1. Implementing front-end point-of-service collections
One of the easiest steps to take is to collect 100% of copayments and deductibles from patients at the initial point-of-service. This ensures that no one walks out of the office with an outstanding bill and avoids the resulting hassle of collecting payments afterward, which can be just as inconvenient for the patient as it is for the practice. Setting up appointment reminders that inform patients they must pay for medical services up-front is essential for making this strategy effective. If a patient is unable to cover the cost at that time, the appointment can be rescheduled or other payment options can be discussed.
2. Educate patients more effectively
Most patients have only a vague understanding of how healthcare practices collect payments from insurance providers and may not have a clear sense of their own financial obligations when they consume medical services. Providing a brochure or reference sheet to all patients that outlines their role and responsibilities in the payment process can clear up a lot of confusion. It’s also important to have someone on staff who has the financial expertise to answer any questions patients may have about how the claims and payment process works.
3. Provide patients with payment options
Expanding payment options requires some investment on the front-end, but it can have a major impact on net collections over time. Mailing out a billing statement and asking patients to write a check was an inefficient collection strategy 30 years ago, and it’s even less efficient today. As consumers, patients are accustomed to being able to pay for services in a variety of ways, whether it’s by credit/debit card, through an online portal, or via a mobile app. For some patients, an installment plan might be the only way they can realistically pay off their medical bills. By providing a variety of payment options, patients are far more likely to find one that suits their needs and pay their bills promptly.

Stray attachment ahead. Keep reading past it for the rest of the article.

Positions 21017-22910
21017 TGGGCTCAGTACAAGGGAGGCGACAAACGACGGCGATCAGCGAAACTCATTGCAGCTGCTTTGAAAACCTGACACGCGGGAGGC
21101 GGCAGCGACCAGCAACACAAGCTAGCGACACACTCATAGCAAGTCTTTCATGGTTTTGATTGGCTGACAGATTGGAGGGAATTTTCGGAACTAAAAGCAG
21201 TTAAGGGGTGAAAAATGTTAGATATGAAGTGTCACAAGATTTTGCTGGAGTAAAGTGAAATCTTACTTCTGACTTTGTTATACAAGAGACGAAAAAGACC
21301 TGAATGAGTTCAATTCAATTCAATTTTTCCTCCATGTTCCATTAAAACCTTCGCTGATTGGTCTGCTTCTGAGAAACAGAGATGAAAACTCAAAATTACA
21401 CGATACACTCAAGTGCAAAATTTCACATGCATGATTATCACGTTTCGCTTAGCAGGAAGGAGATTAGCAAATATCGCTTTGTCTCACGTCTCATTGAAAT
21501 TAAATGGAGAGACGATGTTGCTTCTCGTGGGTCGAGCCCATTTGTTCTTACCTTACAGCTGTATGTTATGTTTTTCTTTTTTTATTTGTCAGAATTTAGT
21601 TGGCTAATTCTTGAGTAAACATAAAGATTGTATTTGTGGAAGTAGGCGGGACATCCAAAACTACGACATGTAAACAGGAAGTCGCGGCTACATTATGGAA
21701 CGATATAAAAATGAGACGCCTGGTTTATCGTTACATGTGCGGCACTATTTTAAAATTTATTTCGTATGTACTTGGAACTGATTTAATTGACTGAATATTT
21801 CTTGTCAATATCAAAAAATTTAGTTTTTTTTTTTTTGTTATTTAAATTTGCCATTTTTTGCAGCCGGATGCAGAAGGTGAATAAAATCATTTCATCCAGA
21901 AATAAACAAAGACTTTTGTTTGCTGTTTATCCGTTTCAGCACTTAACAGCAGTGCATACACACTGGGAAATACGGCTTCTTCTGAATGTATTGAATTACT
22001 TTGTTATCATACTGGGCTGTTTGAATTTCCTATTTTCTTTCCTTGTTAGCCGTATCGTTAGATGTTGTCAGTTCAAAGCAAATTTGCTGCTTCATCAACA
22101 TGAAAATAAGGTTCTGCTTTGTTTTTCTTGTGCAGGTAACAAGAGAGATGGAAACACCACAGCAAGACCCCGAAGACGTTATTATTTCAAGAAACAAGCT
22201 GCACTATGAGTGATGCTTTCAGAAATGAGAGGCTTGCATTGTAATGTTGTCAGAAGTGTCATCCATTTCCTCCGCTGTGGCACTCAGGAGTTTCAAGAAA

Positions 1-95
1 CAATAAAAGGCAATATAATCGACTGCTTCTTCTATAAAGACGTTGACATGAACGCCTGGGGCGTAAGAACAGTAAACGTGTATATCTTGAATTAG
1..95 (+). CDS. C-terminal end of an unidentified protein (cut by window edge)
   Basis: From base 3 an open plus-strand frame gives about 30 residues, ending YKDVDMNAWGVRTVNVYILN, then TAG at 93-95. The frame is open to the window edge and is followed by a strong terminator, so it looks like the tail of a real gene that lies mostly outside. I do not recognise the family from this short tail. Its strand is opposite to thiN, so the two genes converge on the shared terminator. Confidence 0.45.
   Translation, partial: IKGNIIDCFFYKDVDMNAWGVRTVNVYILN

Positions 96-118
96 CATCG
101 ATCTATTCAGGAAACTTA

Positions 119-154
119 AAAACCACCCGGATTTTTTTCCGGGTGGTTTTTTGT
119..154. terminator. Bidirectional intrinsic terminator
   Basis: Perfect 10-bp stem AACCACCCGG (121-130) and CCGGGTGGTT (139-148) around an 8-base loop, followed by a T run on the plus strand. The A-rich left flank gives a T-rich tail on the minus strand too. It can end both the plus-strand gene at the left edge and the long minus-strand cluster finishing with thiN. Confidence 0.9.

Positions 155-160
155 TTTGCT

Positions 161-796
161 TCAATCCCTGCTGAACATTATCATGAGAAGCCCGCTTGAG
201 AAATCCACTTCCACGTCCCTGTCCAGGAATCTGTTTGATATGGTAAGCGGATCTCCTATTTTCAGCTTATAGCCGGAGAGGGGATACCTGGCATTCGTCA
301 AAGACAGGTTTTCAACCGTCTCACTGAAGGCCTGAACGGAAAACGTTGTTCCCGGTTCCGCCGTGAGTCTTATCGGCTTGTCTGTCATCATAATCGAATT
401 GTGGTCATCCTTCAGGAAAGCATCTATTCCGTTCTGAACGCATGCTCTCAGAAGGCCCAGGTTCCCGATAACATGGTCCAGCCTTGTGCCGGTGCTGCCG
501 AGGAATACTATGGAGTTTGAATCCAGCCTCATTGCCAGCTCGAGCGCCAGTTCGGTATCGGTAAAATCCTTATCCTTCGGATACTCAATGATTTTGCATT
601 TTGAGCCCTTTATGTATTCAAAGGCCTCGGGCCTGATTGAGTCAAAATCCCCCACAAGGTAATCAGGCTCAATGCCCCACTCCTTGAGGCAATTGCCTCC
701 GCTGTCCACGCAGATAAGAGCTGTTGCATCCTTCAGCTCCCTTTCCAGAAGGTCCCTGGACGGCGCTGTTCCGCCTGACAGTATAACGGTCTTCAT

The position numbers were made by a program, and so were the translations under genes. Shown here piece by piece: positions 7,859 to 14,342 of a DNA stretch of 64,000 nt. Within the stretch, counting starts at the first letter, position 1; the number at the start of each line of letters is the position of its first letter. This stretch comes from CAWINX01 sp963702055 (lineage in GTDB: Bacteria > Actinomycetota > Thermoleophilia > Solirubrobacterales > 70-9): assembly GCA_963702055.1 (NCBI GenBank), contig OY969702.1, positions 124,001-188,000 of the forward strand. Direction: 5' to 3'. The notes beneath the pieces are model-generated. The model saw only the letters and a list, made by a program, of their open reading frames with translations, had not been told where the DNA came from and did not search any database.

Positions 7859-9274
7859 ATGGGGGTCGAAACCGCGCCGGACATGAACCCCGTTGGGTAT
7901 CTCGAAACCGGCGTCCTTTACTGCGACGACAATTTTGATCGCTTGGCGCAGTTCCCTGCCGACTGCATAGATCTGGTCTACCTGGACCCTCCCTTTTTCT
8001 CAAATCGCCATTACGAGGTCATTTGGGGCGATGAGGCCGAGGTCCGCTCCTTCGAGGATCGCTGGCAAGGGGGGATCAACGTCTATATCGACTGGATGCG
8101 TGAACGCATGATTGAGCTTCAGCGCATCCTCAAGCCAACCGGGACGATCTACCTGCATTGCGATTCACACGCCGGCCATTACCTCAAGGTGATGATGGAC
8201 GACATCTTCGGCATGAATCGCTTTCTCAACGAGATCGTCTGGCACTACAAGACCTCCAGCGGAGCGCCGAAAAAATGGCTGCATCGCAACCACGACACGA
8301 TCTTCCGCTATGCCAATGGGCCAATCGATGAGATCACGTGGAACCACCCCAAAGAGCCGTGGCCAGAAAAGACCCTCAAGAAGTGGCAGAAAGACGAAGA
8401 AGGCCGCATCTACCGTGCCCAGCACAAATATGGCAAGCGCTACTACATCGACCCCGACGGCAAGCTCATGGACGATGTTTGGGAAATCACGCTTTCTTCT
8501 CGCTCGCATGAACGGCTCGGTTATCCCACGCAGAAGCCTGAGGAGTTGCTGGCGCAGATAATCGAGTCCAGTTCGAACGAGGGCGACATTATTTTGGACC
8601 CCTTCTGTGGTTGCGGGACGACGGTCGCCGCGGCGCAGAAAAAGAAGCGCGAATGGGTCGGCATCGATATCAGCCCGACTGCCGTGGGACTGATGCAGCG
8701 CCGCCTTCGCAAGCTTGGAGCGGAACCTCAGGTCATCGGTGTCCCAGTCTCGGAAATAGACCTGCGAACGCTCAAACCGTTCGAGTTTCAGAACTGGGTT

4. Don’t assume it’s your patients’ fault
When evaluating the reasons for a low net collection rate, it’s easy to assume that the problem stems from patients not paying their medical bills. In many cases, however, the issue has as much to do with the way the practice is handling its medical billing. Taking too much time to submit claims, glitches in electronic health records, and consistent errors in coding can all contribute to denied claims and lost revenue. Assessing the practice’s end-to-end billing process should be the first step in any effort to improve a lackluster net collection rate.
Improve Your Net Collection Rate with a Medical Billing Service
Whatever the causes of a low net collection rate, partnering with a reputable medical billing service is one of the fastest and easiest ways to turn this key revenue metric around. An experienced billing service can overhaul the way a practice codes its services and how it submits claims to payers to minimize the rate of denials. Turning the medical billing process over to a third party also frees up time for office staff to focus on providing the best service and care possible. Instead of spending hours on the phones trying to collect outstanding payments, they can focus on expanding the practice’s patient base and improving the practice’s healthcare experience to better retain the patients it already has.
NCG Medical has four decades of experience with handling coding and billing issues for a variety of healthcare practices. We understand that each practice is unique and requires a customized solution that aligns with its long-term goals. That’s why we work closely with our clients to help them set up the medical billing solution that meets their specific needs and allows them to deliver the best care possible. To find out what we can do for your practice, contact our team today for a consultation.
...and if you need help from a medical billing company...